Tools for Reading & Writing
Time 1.8 hrs

Difficulty Beginner
Prerequisites Free Learning For Students
Departments Human Technologies
Authors Ross Parker
Groupings Individual
Minimum Year Group None

Blurb

Reading and writing don't always come easily: the tools shared here can help you if you struggle in these areas.

License

This work is shared under the following license: Creative Commons BY-SA-NC

Outline

Credits
Any CC attribution, thanks, credit, etc.
  • Screen reading thumbnail image by macrovector on freepik under Freepik License.

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5 mins
Introduction
TTS and STT
  • This unit will focus on two types of technology:
    • Text-to-speech which helps you to read.
    • Speech-to-text which helps you to write.
  • There is some reading involved in the unit, but feel free to ask your teacher if you are stuck.
20 mins
Text-to-Speech
TTS
  • There are many ways for your computer to read to you, but a good place to start is NaturalReader, which allows you to read any text in Google Chrome:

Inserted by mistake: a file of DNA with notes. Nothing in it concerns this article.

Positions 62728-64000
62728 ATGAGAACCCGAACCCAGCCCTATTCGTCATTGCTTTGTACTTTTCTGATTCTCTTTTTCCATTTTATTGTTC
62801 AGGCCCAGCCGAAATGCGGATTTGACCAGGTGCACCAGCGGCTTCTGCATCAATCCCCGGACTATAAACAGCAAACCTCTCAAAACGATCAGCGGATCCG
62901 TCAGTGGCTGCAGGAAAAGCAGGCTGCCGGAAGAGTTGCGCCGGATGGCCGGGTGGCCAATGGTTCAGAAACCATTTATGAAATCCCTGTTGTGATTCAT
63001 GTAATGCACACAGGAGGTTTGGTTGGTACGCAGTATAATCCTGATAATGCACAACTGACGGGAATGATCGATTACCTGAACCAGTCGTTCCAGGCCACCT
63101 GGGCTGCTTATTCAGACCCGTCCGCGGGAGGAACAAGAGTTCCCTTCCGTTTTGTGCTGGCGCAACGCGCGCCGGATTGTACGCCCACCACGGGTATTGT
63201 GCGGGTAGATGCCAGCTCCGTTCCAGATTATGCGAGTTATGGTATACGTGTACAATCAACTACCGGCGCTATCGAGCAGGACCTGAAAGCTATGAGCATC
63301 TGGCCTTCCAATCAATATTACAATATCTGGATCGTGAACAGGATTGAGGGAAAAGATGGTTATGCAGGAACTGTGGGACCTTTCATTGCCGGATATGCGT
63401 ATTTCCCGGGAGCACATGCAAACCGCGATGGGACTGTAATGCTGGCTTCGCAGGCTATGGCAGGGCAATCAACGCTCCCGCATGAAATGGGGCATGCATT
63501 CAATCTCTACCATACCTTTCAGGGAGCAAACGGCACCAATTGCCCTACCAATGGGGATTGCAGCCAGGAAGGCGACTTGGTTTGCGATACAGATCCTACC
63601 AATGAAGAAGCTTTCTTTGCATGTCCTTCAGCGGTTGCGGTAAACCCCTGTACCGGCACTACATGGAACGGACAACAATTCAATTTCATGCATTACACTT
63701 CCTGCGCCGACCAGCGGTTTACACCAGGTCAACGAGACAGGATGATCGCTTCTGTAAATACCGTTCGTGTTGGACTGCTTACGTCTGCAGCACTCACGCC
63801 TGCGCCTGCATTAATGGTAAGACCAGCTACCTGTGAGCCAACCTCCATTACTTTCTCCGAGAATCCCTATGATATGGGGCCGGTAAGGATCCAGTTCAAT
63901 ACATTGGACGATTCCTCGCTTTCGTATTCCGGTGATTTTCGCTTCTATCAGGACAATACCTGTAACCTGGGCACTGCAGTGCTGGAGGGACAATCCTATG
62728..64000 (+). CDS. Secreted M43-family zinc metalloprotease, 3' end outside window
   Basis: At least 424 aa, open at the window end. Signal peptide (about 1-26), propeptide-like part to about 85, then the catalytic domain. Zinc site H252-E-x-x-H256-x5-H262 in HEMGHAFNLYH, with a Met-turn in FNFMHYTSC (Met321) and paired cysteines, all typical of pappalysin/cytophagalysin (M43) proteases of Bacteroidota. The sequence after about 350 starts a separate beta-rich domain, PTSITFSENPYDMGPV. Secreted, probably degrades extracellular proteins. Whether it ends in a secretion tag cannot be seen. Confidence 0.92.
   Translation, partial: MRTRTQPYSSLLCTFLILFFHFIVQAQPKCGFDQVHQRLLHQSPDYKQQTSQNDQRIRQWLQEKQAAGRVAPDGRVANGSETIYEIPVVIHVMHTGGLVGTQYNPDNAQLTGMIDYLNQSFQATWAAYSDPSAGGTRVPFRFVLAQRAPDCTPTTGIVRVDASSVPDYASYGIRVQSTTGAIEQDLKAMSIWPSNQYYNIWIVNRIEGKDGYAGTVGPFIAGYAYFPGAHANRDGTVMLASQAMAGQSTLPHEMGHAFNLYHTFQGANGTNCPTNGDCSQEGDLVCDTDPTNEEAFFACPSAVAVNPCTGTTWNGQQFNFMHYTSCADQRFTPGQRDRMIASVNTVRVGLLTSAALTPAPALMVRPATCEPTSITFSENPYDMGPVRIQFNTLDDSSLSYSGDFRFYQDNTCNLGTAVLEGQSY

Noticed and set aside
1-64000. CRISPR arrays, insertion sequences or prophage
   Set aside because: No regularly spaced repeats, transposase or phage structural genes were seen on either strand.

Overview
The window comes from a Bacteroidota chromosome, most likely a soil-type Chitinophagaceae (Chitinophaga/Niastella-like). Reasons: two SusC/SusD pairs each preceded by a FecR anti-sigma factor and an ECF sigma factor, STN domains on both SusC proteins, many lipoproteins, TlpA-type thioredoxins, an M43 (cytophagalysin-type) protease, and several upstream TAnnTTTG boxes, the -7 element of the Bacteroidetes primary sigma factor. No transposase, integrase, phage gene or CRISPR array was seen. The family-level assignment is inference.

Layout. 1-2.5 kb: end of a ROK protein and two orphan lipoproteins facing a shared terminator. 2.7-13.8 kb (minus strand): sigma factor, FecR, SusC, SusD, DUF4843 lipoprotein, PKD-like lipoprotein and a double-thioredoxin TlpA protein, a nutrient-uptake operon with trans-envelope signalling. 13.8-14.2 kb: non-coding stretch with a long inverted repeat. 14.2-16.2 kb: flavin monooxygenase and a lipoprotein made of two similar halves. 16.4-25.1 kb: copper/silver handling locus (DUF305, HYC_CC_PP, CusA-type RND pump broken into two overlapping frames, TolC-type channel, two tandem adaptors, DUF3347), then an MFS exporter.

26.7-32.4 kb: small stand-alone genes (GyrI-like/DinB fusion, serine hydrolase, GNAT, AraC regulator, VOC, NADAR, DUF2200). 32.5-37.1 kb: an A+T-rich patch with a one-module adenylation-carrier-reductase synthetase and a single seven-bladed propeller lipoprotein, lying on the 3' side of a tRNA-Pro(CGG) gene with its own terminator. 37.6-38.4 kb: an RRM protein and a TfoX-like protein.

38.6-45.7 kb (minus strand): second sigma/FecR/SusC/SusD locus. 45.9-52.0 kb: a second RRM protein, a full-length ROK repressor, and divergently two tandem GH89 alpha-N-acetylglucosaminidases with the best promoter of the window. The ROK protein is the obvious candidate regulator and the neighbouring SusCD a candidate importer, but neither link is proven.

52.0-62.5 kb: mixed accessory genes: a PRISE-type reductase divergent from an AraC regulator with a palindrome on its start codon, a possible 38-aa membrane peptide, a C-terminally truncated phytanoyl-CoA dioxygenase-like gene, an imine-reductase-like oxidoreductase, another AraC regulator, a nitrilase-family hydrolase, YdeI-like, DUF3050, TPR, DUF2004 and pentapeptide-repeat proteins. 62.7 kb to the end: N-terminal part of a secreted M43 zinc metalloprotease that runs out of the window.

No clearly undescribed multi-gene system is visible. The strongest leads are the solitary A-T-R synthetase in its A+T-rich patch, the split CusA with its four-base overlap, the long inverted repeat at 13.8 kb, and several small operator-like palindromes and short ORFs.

• Let's get started by installing Natural Reader's Chrome Extension, on either your Mac or Chromebook, as shown in the video below:

  • Once installed, use NaturalReader to read the remainder of this unit to you, to get used to it.
  • Adjust the voice and speed settings to suit your needs.
  • NaturalReader's online tool can also read PDFs: it requires registration, but is free.
45 mins
Speech-to-Text
STT
  • For speech-to-text we have a few more options, each of which is good for different things:
    • Google Docs
      • This only works when using Google Chrome, but is as simple as going to Tools > Voice Typing, clicking the microphone and then speaking:

 




    • Otter
      • Otter is like the Google Docs Voice typing tool, but is better in terms of punctuation.
      • Use this PDF guide to access, sign up for and use Otter.
    • Mac
      • Mac computers have a STT tool called Dictation built in. If you go to  > System Preferences and then Keyboard, you can see how to enable and use it:

  • Take some time to play with these tools, to see which work for you.
10 mins
OpenDyslexic Font
Not Comic Sans
  • Although it does not help everyone, some people with dyslexia find the font below (called OpenDyslexic) easier to read:

30 mins
Finishing Up
Evidence
  • In finishing up this unit, use a speech-to-text tool of your choosing to create a Google Doc that tells us what you've learned here, which tools you like, and what challenges you still have.
  • We'll use your ideas to keep improving this unit.
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